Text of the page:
Thursday, March 23, 2017

MYSTICAL PRELUDES & FUGUES



Margaret Legge Wilkinson, piano
Wednesday Lunchtime Live
Wesley Music Foundation
Wesley Music Centre, Forrest - March 22

Review by Len Power

Presented by the Wesley Music Foundation at the Wesley Music Centre as part of their Wednesday Lunchtime Live concerts, pianist Margaret Legge Wilkinson presented an excellent program of works by Johann Sebastian Bach and Olivier Messaien.

Canberra’s Margaret Legge Wilkinson has received critical acclaim as a virtuoso pianist of contemporary classical music.  As soloist, accompanist and chamber musician, she has performed throughout Australia and in Europe.

‘The Well-Tempered Clavier’ is a collection of two series of Preludes and Fugues in all 24 major and minor keys, composed for solo keyboard by Johann Sebastian Bach.  The first set was compiled in 1722 and the second followed 20 years later.  Margaret Legge Wilkinson commenced the program with three Preludes and Fugues from the second set, numbers 12, 15 and 16 in F minor, G major and G minor respectively.  Her playing of each work was clear and crisp and with a sensitivity and understanding that displayed every dimension of Bach’s distinctive music.

The second half of the program was devoted to Olivier Messaien and five selections from his eight ‘Preludes For Piano’, an early work composed in 1928–1929, when the composer was 20 years old.  Messiaen considered it to be his first work of any value.  Each prelude is accompanied by a description consisting mostly of the associated colours.  For example, the second prelude, ‘Song of ecstasy in a sad landscape’ is given the description, ‘gray, mauve, Prussian blue at the beginning and end; diamond and silver at the middle’.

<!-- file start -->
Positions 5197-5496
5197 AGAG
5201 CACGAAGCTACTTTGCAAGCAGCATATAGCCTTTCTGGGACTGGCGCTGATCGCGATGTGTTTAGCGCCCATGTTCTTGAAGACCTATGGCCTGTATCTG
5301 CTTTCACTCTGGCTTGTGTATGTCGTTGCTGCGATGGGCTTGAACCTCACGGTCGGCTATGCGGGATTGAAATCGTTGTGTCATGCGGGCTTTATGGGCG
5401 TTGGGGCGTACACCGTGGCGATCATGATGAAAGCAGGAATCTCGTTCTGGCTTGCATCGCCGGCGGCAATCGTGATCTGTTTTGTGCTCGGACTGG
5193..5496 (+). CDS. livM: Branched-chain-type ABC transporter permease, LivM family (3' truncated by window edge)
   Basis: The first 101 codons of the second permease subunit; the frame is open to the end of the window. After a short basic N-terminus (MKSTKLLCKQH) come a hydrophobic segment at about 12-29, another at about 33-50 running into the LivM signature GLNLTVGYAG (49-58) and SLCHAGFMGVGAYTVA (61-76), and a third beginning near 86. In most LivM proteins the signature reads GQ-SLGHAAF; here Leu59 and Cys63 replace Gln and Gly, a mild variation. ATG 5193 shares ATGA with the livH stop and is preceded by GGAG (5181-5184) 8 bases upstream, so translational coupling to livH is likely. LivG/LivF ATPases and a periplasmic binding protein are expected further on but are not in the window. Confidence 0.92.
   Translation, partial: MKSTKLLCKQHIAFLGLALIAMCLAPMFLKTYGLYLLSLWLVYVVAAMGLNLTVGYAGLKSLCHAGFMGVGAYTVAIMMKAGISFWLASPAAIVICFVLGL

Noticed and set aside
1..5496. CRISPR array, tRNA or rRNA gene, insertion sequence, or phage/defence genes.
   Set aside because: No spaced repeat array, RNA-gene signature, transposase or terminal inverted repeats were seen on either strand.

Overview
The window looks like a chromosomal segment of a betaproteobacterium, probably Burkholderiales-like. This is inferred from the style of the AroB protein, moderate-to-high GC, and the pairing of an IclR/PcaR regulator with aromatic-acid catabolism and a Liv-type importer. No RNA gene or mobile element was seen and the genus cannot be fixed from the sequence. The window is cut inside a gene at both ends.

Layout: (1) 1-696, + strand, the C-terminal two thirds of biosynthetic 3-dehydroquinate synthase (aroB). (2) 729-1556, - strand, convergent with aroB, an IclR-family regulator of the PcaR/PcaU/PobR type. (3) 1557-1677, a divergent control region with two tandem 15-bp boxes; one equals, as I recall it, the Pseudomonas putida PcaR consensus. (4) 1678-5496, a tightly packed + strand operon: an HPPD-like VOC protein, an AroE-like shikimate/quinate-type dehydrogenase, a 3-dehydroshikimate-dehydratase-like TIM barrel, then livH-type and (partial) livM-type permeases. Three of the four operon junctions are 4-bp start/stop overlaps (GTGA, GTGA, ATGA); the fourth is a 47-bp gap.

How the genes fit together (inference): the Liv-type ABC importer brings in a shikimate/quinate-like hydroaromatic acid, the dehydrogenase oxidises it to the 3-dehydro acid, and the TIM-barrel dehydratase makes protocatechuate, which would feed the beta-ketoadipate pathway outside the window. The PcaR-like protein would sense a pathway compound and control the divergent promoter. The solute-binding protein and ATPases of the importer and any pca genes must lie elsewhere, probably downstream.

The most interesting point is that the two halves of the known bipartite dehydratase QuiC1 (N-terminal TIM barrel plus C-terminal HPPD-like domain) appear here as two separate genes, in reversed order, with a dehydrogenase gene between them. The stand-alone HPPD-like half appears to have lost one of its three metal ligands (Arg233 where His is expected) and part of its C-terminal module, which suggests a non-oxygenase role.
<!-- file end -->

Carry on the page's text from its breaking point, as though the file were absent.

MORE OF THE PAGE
'Song Of Ecstasy In A Sad Landscape' by Collin Murphy


The music has a haunting quality, at times reminiscent of the music of Debussy.  Each prelude was played beautifully by Margaret Legge Wilkinson, bringing out the full range of colour and emotion.  ‘Moments Past’ and ‘The Impalpable Sounds Of A Dream’ were particularly outstanding.

This was an excellent lunchtime concert of fascinating works by two quite different composers.  The Wednesday Lunchtime Live concerts are held weekly at the Wesley Music Centre at 12.40pm and run for about 50 minutes.

Len Power’s reviews are also broadcast on Artsound FM 92.7 ‘Artcetera’ program (9am Saturdays) and ‘Dress Circle’ (3.30pm Mondays).

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